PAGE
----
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Calgary, AB / 587-437-3197 / jenna@simplynurtured.ca

2016 by Jenna Lessner 

  • Jenna Lessner, BSc, CHNC

5 Keys to Combating Food Cravings

Updated: Feb 12

It’s Wednesday night, you just finished dinner and sat down on the couch to watch the latest episode of Big Brother and you think.. “you know what would be really good right now... Ice Cream!” Next thing you know you’ve run to the closest grocery store to pick some up and you’re a pint deep in delicious salted caramel ice cream when your favourite player just got voted out of the house...


Let’s talk about cravings.


By definition, food cravings are an intense desire or urge to eat a specific food. With 97% of women and 68% of men reporting episodes of food cravings, they are extremely common.


Are cravings bad? Not necessarily. But I think it’s important to look at the drive behind the craving.


Recent research has found the food cravings are largely related to three areas of the brain – hippocampus, insula and caudate. The memory areas of the brain associate a specific food with a pleasurable reward. Adam Drewnowski, Ph.D., noted that “food cravings arise to satisfy emotional needs, such as calming stress and reducing anxiety.”


Many people use control-based strategies such as suppression or distraction for food cravings. But I largely disagree with the tactic. Research has actually found that mindful eating and acceptance-based regulation to be more impactful and beneficial. Acceptance-based regulation is that of accepting your cravings fully without actively trying to change, avoid or control them.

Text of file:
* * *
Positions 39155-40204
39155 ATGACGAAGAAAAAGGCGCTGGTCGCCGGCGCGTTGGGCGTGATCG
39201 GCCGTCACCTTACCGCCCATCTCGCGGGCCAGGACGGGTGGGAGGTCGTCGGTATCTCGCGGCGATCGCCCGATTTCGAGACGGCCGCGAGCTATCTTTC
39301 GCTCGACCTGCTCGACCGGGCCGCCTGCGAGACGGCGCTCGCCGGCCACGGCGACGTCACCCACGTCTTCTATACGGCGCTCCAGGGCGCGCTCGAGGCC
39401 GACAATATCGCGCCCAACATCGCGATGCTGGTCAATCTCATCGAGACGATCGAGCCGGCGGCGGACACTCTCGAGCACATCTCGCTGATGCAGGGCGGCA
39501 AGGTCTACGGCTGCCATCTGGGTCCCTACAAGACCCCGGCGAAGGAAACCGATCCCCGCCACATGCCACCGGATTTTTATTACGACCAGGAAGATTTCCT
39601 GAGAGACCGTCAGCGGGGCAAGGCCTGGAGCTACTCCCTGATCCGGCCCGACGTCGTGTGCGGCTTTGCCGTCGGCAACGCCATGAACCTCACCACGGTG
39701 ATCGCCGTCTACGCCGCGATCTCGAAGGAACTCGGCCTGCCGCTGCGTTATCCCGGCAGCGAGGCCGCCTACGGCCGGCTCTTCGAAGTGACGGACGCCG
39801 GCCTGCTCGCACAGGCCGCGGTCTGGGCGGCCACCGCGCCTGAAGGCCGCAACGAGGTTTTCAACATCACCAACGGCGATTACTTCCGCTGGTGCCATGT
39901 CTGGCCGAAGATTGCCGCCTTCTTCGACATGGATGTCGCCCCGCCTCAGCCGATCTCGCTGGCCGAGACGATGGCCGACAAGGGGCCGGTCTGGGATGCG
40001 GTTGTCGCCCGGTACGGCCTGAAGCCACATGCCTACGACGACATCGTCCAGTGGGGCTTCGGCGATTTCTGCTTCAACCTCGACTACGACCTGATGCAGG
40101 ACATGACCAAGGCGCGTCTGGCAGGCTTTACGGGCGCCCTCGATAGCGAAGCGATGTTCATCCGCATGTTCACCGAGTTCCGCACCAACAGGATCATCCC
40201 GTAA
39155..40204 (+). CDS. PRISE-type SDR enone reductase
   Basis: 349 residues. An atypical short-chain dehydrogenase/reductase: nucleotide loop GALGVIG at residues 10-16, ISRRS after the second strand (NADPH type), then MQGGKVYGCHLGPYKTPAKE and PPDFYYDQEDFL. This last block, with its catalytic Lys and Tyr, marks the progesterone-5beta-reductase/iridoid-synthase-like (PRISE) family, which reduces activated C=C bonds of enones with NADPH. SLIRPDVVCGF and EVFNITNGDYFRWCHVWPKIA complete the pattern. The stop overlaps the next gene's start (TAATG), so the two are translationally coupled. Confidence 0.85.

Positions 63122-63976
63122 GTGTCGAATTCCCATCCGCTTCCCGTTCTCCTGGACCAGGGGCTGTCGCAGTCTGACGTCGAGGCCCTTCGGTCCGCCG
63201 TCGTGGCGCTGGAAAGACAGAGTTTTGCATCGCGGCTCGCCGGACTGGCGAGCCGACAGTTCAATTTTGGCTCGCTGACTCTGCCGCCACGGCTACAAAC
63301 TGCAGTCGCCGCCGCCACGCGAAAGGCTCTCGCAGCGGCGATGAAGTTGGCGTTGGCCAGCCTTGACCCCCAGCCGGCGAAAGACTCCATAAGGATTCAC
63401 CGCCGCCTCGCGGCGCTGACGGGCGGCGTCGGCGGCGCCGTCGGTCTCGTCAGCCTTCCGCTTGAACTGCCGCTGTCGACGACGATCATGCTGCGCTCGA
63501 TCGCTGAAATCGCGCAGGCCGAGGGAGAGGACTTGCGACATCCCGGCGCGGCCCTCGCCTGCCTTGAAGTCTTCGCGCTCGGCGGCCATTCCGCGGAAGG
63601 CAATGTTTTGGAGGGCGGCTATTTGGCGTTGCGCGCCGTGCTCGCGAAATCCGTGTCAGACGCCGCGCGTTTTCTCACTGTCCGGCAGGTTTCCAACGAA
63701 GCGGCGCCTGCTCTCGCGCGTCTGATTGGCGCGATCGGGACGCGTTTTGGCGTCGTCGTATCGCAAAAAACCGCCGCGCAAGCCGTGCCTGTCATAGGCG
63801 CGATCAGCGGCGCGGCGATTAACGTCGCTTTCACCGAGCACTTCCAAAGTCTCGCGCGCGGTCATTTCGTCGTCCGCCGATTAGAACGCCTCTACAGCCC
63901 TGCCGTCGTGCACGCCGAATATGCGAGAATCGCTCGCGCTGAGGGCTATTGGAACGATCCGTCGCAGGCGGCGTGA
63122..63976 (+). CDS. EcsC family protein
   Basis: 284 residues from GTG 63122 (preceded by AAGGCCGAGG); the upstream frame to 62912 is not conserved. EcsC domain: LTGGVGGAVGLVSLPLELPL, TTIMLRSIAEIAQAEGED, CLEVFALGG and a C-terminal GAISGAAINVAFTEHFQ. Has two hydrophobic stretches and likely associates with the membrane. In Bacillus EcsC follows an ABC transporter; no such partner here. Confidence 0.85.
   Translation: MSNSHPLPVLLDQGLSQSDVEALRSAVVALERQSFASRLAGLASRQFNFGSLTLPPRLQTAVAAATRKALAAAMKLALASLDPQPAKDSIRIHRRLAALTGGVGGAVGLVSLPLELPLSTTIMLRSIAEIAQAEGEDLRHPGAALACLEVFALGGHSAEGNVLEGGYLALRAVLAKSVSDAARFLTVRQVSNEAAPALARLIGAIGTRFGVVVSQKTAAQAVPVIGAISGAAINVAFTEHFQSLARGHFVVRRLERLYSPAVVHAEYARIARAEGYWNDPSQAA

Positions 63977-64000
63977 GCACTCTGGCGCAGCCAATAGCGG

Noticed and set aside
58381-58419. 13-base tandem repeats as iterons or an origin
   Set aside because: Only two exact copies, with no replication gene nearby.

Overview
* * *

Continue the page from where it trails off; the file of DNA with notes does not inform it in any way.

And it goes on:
An acceptance-based approach requires a non-judgmental attitude towards your craving and allowing yourself to sit with the emotions that accompany the craving. This approach promotes the willingness to experience your current emotional state, and the craving without actually acting upon it.



5 Key Steps to Combating Food Cravings


1. Identify the food you’re craving.

2. Why do you want it? Do you still want it if you eat it mindfully? (That is slowly while savouring eat a bite.)

3. Is there an emotional connection to your craving? Or maybe a habitual response? Can you disrupt the link between your craving and eating behaviours?

4. Cravings are often fleeting and may disappear if you don’t act on them. How strong is the craving? Is there something else you can do that would satisfy you?

5. If you still have the craving, try satisfying it with a small portion of the food you are craving but the key is to eat it mindfully.